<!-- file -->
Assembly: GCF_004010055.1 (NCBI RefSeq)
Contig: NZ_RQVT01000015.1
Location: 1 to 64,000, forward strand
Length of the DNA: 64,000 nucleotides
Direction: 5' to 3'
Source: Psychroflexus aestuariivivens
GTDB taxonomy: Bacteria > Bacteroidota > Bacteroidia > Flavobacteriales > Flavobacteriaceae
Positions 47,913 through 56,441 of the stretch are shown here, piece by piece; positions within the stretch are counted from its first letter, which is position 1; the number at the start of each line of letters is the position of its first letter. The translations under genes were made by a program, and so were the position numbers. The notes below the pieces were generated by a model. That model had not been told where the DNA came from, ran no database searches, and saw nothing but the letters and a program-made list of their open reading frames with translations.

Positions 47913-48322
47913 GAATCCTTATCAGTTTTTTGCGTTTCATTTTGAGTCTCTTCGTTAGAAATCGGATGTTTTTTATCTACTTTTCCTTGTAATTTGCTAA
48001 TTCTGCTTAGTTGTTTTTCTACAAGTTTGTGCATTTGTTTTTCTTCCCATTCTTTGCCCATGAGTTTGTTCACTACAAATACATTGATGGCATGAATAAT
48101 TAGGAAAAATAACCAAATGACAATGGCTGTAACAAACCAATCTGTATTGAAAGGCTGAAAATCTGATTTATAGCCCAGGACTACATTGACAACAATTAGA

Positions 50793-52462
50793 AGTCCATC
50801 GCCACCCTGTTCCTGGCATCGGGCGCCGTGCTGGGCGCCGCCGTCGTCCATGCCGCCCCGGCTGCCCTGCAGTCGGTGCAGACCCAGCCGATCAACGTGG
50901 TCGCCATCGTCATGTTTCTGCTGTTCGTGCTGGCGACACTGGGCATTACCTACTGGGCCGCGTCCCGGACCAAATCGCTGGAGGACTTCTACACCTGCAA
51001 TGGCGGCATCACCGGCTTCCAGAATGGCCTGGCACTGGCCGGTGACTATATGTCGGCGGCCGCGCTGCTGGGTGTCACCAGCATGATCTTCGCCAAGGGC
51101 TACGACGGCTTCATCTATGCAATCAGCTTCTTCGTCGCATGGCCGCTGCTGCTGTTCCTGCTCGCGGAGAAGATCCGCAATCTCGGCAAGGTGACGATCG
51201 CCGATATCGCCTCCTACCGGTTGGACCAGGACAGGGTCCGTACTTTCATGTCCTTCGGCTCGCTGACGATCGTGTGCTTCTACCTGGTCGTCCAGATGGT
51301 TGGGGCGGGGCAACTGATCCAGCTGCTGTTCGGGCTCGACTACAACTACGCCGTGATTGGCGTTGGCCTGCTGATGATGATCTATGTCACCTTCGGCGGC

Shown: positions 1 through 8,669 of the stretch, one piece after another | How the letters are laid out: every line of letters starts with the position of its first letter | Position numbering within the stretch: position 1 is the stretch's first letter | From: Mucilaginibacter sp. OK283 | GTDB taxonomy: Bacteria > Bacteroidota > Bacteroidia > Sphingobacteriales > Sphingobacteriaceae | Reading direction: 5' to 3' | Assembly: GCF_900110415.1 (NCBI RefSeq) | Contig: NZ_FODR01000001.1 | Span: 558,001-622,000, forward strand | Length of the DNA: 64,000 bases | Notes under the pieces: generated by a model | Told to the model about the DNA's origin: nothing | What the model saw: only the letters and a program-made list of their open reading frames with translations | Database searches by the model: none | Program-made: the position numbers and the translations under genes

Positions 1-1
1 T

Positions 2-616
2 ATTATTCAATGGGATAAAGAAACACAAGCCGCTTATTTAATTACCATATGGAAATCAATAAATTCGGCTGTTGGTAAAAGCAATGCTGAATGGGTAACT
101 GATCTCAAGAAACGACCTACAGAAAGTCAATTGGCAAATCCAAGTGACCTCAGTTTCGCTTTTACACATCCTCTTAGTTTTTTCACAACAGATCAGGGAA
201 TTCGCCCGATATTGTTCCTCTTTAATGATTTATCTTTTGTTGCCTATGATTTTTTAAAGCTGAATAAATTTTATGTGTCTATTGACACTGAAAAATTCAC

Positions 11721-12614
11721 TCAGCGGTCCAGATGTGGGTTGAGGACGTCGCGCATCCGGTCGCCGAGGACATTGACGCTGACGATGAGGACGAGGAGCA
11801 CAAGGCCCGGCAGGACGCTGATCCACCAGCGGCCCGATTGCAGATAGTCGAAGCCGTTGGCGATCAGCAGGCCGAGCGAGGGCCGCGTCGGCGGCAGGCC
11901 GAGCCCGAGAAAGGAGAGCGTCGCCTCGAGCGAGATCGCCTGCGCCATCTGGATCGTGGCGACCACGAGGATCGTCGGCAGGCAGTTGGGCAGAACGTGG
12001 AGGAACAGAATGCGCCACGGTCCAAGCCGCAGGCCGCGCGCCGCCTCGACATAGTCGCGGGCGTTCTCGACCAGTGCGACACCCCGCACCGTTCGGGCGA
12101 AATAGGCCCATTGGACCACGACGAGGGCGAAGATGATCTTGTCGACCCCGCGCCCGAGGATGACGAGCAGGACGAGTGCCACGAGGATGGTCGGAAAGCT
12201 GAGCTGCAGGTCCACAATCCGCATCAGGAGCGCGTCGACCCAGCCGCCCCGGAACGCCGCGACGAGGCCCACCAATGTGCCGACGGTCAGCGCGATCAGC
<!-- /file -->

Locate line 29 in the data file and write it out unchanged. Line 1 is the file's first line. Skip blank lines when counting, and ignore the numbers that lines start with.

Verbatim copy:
11721 TCAGCGGTCCAGATGTGGGTTGAGGACGTCGCGCATCCGGTCGCCGAGGACATTGACGCTGACGATGAGGACGAGGAGCA